All four stories that we read for today focused on a question posed last week: how does one respond to suffering? In “Sky People”, “Betel Nut is Bad Magic for Aeroplanes”, “Borders”, and Candide, all four authors respond to this question by advocating for some sort of protest for social change and each character succeeds to varying extents. In other words, all four recognize suffering in the form of a social problem and all four respond in somehow protesting or challenging the status quo. In “Sky People,” the native Maoris are protesting against the “holidayers” who built houses on traditional Maori land and it is implied that the Billy succeeded in getting the land (kicking out the holidayers just as the white people kicked out the Maoris). In relation to the other three stories, perhaps this story shows the danger of the oppressed becoming the oppressor and in that way, no social change occurs because the cycle of oppression just continues.
If “Sky People” has protest but no social change, “Betel Nut is Bad Magic for Aeroplanes” was semi-successful in achieving change. The main character aggressively protested the Betel Nut law and racism which resulted in some social change by the end of the story (in that they were released) but it is debatable whether he changed the minds of the white police officers or if he really challenged racism as a whole versus just winning his case with the gum chewing because the officers were still begrudgingly against the main character by the end. In “Borders,” Laetitia lead a successful peaceful protest in that it was sheer perseverance that led to social change, judging by how the border patrol agents reacted to her. She challenged the status quo in a peaceful and intentional way and it seemed like the border patrol agents understood her point by the end of the story, so she was completely successful in getting her point across and affecting some sort of social change.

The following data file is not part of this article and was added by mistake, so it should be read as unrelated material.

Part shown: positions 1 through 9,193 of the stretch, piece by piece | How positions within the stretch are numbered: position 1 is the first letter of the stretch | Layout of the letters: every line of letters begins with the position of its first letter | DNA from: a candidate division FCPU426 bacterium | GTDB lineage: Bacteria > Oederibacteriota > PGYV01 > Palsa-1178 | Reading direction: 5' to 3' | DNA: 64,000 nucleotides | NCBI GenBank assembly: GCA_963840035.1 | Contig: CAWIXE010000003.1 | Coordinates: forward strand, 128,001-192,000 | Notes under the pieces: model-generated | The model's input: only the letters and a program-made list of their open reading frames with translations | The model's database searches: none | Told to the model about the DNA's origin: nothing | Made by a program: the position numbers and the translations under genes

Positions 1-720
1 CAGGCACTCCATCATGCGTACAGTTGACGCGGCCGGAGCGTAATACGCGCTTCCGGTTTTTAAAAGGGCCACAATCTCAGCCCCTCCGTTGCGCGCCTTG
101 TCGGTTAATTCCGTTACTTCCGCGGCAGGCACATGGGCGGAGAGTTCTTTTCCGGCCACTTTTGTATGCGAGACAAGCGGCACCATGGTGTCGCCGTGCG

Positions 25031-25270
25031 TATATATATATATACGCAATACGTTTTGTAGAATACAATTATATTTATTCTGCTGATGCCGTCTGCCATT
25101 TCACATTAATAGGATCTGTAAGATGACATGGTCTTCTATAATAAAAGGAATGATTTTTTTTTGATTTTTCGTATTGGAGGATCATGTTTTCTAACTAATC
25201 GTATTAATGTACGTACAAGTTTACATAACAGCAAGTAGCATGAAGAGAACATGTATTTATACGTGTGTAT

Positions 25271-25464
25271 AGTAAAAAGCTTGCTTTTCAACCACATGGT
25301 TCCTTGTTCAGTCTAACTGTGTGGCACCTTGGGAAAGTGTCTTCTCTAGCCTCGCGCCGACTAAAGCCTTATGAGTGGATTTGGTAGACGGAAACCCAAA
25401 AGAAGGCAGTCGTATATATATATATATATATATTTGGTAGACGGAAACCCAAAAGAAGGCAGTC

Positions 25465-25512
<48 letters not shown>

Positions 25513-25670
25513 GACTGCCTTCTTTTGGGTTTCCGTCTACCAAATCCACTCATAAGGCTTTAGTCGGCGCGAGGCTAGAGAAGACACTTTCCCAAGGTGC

Candide is the big case study with the topic of social change and enduring suffering. Now that we have finished the novel, it seems like Voltaire is suggesting the main way we respond to suffering is by experiencing it so we are living conscientiously, but after identifying suffering, we should somehow find peace and solace in just cultivating a garden and not overthinking things seems to be his antidote to suffering. Out of all four authors, Voltaire is the only author who uses humor to convey the larger point. We always say that humor is a coping mechanism for suffering, another response to suffering, which is definitely true for Candide.So, the next question is to what extent do we need humor to respond to suffering? Humor plays a crucial role in Candide in making these issues accessible, and humor is used as an appropriate response to suffering. As the audience, we are basically meant to laugh in place of crying because the suffering is so constant. But to what extent is humor necessary in these texts? Is there ever a time where humor is a necessity to effectively get the point of the story across or is it just a literary device used to add flair to the story? It is debatable which story displays the most effective form of social commentary as they all demonstrate challenging the status quo in different ways. But, perhaps humor does add another layer of complexity to Candide which “Borders” or another short story lacks. Maybe humor is a necessity in Candide because to discuss complex issues like suffering, Voltaire should use a complex writing style.